Celebrating 30 years of Southern California farmers markets
Every Thursday, downtown workers, jurors on break and other hungry people converge on the lawn outside City Hall for a popular farmers market that includes produce and lots of lunch choices. There's often music, and people sit at tables to talk and eat.
Not so remarkable, right? After all, there are about 4,700 farmers markets in the country.
But it was 30 years ago that the first market opened in Southern California, in a church parking lot in Gardena. Its organizer, Vance Corum, said he had 10 farmers lined up. Only four arrived. But Corum and the farmers persevered, and the market remains a thriving institution.
A celebration of those three decades of markets is planned for Sept. 3, and Corum plans to be there, along with city dignitaries and some of those first intrepid farmers. Paula Daniels, a city Public Works commissioner, said the celebration will include chef demonstrations, tastings and other events. Farmers from other Los Angeles-area markets are being invited to set up shop for the day.
The first five markets Corum organized were sponsored by the Interfaith Hunger Coalition, a project of the Southern California Ecumenical Council.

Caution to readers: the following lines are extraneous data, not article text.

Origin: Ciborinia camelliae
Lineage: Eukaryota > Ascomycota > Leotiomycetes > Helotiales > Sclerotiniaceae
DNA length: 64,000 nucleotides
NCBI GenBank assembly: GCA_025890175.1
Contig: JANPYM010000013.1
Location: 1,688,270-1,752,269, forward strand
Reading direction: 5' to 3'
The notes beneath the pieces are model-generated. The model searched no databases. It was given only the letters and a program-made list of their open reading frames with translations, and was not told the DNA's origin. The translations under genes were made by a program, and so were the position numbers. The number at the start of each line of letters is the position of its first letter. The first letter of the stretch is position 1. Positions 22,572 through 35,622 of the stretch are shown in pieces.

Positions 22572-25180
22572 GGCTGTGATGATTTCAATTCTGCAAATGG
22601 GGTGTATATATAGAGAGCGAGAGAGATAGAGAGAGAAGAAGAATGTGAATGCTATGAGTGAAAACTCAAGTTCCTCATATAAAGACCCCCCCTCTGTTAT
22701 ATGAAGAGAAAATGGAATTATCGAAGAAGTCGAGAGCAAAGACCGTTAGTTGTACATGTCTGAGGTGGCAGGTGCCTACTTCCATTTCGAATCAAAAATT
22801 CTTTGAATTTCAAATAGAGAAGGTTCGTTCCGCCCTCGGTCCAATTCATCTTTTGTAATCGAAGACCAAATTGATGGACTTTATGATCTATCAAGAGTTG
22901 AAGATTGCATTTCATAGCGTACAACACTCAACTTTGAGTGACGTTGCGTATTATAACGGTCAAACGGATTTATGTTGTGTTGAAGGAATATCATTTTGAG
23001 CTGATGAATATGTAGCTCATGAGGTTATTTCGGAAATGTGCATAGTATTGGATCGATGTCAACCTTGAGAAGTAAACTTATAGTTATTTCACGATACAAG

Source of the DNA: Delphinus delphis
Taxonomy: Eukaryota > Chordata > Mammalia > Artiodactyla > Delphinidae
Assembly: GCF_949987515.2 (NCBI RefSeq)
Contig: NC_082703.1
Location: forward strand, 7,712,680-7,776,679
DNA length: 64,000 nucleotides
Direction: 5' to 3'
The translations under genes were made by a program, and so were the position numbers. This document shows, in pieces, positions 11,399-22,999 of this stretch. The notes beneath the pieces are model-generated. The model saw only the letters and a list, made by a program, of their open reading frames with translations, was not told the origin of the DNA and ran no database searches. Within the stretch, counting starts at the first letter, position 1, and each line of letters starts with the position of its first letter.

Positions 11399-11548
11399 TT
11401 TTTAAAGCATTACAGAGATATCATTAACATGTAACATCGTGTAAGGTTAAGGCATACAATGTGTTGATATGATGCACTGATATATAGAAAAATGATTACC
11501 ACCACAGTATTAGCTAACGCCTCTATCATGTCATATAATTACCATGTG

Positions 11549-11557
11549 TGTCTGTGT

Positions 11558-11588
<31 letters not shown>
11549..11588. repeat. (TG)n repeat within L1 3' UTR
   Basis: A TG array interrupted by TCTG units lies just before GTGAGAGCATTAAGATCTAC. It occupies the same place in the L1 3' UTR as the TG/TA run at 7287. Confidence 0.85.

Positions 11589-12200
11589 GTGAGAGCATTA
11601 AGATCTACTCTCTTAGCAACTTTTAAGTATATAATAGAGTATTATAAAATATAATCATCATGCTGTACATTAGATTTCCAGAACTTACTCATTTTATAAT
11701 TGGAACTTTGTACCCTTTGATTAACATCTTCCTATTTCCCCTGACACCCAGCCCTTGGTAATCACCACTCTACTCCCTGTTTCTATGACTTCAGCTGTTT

"We were really addressing questions of food access, because at that time some of the supermarkets had fled the inner city," Corum told The Times at the 25th anniversary.
"At the same time, we were also very aware of the plight of farmers. That was the start of the tough times in the farm economy around the country. Things were tight."
-- Mary MacVean
(Photo of farmers market strawberries by Ken Hively / Los Angeles Times)
Visit The Times' new interactive database of Southern California Farmers Markets to explore your local market. We hope you join the conversation, sharing your favorite markets and vendors and helping us make this the most comprehensive resource for local farmers markets.